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Considerations When Using Basic OSPF Convergence Benchmarks
RFC 4063

Document type: RFC - Informational (April 2005)
Document stream: IETF
Last updated: 2013-03-02
Other versions: plain text, pdf, html

IETF State: (None)
Consensus: Unknown
Document shepherd: No shepherd assigned

IESG State: RFC 4063 (Informational)
Responsible AD: David Kessens
Send notices to: <>, <>

Network Working Group                                          V. Manral
Request for Comments: 4063                                  SiNett Corp.
Category: Informational                                         R. White
                                                           Cisco Systems
                                                               A. Shaikh
                                                    AT&T Labs (Research)
                                                              April 2005

      Considerations When Using Basic OSPF Convergence Benchmarks

Status of This Memo

   This memo provides information for the Internet community.  It does
   not specify an Internet standard of any kind.  Distribution of this
   memo is unlimited.

Copyright Notice

   Copyright (C) The Internet Society (2005).


   This document discusses the applicability of various tests for
   measuring single router control plane convergence, specifically in
   regard to the Open Shortest First (OSPF) protocol.  There are two
   general sections in this document, the first discusses advantages and
   limitations of specific OSPF convergence tests, and the second
   discusses more general pitfalls to be considered when routing
   protocol convergence is tested.

1.  Introduction

   There is a growing interest in testing single router control plane
   convergence for routing protocols, and many people are looking at
   testing methodologies that can provide information on how long it
   takes for a network to converge after various network events occur.
   It is important to consider the framework within which any given
   convergence test is executed when one attempts to apply the results
   of the testing, since the framework can have a major impact on the
   results.  For instance, determining when a network is converged, what
   parts of the router's operation are considered within the testing,
   and other such things will have a major impact on the apparent
   performance that routing protocols provide.

Manral, et al.               Informational                      [Page 1]
RFC 4063          Considerations in OSPF Benchmarking         April 2005

   This document describes in detail various benefits and pitfalls of
   tests described in [BENCHMARK].  It also explains how such
   measurements can be useful for providers and the research community.

   NOTE: In this document, the word "convergence" refers to single
   router control plane convergence [TERM].

2.  Advantages of Such Measurement

   o    To be able to compare the iterations of a protocol
        implementation.  It is often useful to be able to compare the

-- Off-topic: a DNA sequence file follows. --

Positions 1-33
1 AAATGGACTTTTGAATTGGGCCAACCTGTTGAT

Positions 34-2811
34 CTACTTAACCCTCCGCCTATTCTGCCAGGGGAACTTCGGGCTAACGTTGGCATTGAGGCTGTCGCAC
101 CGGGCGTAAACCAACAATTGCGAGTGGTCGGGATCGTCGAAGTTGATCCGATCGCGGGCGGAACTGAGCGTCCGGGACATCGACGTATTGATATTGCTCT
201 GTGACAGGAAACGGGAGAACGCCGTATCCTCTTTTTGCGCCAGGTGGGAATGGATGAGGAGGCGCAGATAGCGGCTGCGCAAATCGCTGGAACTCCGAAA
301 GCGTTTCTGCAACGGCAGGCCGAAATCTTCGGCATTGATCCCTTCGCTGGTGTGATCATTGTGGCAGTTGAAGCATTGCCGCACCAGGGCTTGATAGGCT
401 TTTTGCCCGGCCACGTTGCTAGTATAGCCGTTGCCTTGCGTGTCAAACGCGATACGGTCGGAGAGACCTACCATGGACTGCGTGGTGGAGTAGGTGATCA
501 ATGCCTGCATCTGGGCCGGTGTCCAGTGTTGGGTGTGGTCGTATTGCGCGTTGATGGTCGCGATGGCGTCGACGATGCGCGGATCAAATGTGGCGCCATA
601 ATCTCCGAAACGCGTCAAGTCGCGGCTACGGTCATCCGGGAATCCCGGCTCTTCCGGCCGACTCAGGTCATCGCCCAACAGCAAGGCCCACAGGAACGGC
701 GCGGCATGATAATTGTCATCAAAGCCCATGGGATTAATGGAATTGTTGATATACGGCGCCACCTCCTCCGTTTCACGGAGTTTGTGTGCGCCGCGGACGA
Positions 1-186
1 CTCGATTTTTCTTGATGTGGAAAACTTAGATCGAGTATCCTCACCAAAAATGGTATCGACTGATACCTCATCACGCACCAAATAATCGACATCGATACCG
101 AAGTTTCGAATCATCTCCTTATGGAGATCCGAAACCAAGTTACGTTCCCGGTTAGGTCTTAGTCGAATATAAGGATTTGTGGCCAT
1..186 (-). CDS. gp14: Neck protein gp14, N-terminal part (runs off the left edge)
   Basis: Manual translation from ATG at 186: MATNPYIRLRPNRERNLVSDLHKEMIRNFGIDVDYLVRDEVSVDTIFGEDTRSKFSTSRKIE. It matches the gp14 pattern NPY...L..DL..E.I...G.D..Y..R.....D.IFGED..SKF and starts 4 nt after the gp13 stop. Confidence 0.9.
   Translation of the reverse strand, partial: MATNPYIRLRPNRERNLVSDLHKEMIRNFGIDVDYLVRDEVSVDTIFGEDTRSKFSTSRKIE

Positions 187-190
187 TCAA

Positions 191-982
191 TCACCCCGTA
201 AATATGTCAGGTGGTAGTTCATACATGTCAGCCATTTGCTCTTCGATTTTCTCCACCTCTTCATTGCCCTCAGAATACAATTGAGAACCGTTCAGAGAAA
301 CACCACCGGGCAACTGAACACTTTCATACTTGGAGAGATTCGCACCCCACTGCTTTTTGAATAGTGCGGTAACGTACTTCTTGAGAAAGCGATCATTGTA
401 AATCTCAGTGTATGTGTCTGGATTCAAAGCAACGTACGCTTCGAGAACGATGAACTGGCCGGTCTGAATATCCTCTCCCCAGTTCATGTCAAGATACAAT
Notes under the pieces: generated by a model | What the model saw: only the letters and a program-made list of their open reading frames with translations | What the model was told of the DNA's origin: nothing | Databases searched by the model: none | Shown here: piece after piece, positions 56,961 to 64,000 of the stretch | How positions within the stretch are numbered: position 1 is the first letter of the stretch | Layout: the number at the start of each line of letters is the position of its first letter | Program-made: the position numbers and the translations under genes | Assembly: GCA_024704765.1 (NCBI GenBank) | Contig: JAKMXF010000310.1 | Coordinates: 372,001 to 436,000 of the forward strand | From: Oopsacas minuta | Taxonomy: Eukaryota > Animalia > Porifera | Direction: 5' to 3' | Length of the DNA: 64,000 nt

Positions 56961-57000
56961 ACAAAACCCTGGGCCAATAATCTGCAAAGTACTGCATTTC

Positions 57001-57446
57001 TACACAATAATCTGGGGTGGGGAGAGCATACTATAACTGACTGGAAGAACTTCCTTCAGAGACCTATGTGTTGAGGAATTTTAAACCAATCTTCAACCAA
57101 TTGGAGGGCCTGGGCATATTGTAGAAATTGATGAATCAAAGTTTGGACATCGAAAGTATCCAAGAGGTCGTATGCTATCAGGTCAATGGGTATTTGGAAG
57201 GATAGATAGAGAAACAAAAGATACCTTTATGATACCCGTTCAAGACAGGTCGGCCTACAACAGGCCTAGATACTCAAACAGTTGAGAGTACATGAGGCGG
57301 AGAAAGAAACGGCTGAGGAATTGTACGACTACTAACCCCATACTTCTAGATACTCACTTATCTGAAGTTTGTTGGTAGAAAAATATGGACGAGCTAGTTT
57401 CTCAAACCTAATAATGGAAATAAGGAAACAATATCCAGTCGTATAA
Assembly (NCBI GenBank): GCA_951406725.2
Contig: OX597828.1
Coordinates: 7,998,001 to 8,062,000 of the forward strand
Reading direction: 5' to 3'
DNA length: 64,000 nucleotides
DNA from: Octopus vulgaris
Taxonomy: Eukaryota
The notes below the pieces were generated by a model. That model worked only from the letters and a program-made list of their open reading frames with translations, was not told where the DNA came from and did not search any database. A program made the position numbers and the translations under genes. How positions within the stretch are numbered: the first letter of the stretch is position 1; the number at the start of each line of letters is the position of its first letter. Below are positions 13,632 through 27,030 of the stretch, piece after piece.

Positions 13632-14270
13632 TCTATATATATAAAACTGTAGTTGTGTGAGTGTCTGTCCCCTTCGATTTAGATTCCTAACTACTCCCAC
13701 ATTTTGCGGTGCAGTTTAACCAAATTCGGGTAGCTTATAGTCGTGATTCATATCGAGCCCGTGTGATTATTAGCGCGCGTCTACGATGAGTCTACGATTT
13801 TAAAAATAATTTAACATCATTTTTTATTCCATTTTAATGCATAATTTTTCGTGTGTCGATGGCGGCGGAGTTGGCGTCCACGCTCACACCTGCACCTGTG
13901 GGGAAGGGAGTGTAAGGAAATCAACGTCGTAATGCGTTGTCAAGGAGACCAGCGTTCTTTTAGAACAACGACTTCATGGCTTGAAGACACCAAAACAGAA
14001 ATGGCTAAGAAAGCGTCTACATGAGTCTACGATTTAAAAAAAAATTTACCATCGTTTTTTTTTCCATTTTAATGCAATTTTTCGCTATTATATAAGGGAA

performance of two iterations of a given implementation of a
        protocol in order to determine where improvements have been made
        and where further improvements can be made.

   o    To understand, given a set of parameters (network conditions),
        how a particular implementation on a particular device will
        perform.  For instance, if you were trying to decide the
        processing power (size of device) required in a certain location
        within a network, you could emulate the conditions that will
        exist at that point in the network and use the test described to
        measure the performance of several different routers.  The
        results of these tests can provide one possible data point for
        an intelligent decision.

        If the device being tested is to be deployed in a running
        network, using routes taken from the network where the equipment
        is to be deployed rather than some generated topology in these
        tests will yield results that are closer to the real performance
        of the device.  Care should be taken to emulate or take routes
        from the actual location in the network where the device will be
        (or would be) deployed.  For instance, one set of routes may be
        taken from an ABR, one set from an area 0 only router, various
        sets from stub area, another set from various normal areas, etc.

   o    To measure the performance of an OSPF implementation in a wide
        variety of scenarios.

   o    To be used as parameters in OSPF simulations by researchers.  It
        may sometimes be required for certain kinds of research to
        measure the individual delays of each parameter within an OSPF
        implementation.  These delays can be measured using the methods
        defined in [BENCHMARK].

   o    To help optimize certain configurable parameters.  It may
        sometimes be helpful for operators to know the delay required
        for individual tasks in order to optimize the resource usage in
        the network.  For example, if the processing time on a router is

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